Sunday Evenings

Every Sunday evening presents an opportunity for prayer and worship at St. Paul’s.  The liturgies of Choral Evensong and Compline rotate through the weeks, interspersed with Taizé prayer services and specific seasonal services or events.  Descriptions of each kind of service are found below the list of dates.  All are welcome.

Sunday evening services | Winter 2023

January 28, 5:00pm | Choral Evensong | Reception | Details and music

February 4, 7:00pm | Compline

February 11, 7:00pm | Compline

February 18, 7:00pm | Compline

February 25, 5:00pm | Taizé Prayer Service

March 3, 5:00pm | Choral Evensong | No reception | Details and Music

March 10, 7:00pm | Compline

March 17, 7:00pm | Compline

March 24, 5:00pm | Meditations on Christ’s Passion

March 31 | Easter Sunday, no evening service

April 7, 7:00pm | Compline

April 14, 5:00pm | Taizé Prayer Service

April 21, 7:00pm | Compline

April 28, 5:00pm | Choral Evensong at St. Martin in the Fields


About Choral Evensong
Evensong services begin at 5:00pm. Music is led by the choir. Links at each date will provide further details, a music list, and livestream links.

Evensong is the name for the Service of Evening Prayer from the Book of Common Prayer. This service has been the principal evening liturgy of the Anglican and Episcopal tradition since the year 1549, when Thomas Cranmer combined the two monastic services of Vespers and Compline. Typically in Choral Evensong the main elements are sung by the choir. We are blessed with an immense and rich heritage of musical settings specifically composed for this liturgy, that date from the 16th century to the present day. The congregation participates in the hymns and spoken sections of the liturgy, as well as in quiet prayer and meditation throughout the service. Many find the musical expression of the scripture and prayers to be a means of drawing nearer to the presence of God.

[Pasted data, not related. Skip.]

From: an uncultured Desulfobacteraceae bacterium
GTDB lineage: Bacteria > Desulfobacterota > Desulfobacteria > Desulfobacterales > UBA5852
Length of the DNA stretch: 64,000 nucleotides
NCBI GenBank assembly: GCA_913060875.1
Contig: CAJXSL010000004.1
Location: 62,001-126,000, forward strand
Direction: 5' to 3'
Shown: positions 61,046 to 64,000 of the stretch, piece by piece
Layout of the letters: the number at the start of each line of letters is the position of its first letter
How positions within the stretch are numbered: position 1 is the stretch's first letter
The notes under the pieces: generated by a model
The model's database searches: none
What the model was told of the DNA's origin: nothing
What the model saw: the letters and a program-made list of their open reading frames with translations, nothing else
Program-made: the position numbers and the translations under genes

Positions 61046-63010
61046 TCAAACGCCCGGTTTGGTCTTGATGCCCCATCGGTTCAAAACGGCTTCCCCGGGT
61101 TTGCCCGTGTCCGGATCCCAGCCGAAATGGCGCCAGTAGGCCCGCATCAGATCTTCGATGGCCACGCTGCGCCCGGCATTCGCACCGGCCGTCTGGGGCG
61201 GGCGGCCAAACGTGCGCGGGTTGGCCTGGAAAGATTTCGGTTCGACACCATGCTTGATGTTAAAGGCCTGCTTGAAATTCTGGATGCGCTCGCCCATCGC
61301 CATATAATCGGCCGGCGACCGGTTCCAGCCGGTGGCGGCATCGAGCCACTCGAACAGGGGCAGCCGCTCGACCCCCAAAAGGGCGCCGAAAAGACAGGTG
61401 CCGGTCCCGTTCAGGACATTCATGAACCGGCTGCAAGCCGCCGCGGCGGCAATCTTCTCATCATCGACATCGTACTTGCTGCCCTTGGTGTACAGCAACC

About Compline
Compline begins at 7:00pm around a candlelit altar on the labyrinth. All are welcome to join this gathering led by lay leaders from St. Paul’s. Participants can, through this brief service of evening prayers and chant , come to a fitting end of the most sacred of days in the week.

Compline is the last of the daily offices contained in the Book of Common Prayer. The word “compline” stems from the Latin word completorium meaning completion. We owe the modern form of the Order of Compline to Saint Benedict of Nursia. St. Benedict, known as the father of western monasticism, appointed a book of precepts known as The Rule in the sixth century. Originally, compline was totally in Latin, would have been completely sung, and was known as the bedtime prayer of monks. The Episcopal Office of Compline is relatively short and often described as a contemplative service focused on individual thoughts of night, sleep and spiritual peace. It is the ideal trusting prayer: asking God for a “peaceful night and a perfect end.”

What is Taizé?
Taizé prayer services begin at 5:00pm in a candlelit church. Music is led by a small group of singers and sometimes instruments. Participants join as they feel moved.

Taizé (pronounced ta-ZAY) is a little village in the heart of the Burgundy region of France, home to an ecumenical community of brothers. It was founded in the early 1940’s by Brother Roger Schütz (1915- 2005), who had a strong call to a ministry of reconciliation between divided peoples. Today the community ministers to thousands of pilgrims who journey to Taizé each year for a time of prayer and reflection.

It was quickly seen that music is a universal language, and nowadays Taizé is best known for the accessible music that infuses its worship. By singing short songs that are repeated over and over, people are able to learn them easily and find that such meditative singing naturally leads them into prayer. The gentle and repetitive qualities of this music allows deep contemplation and prayer and becomes a way of listening to God. It allows everyone to take part in a time of prayer and to remain together in attentive waiting on God, without having a fixed length of time.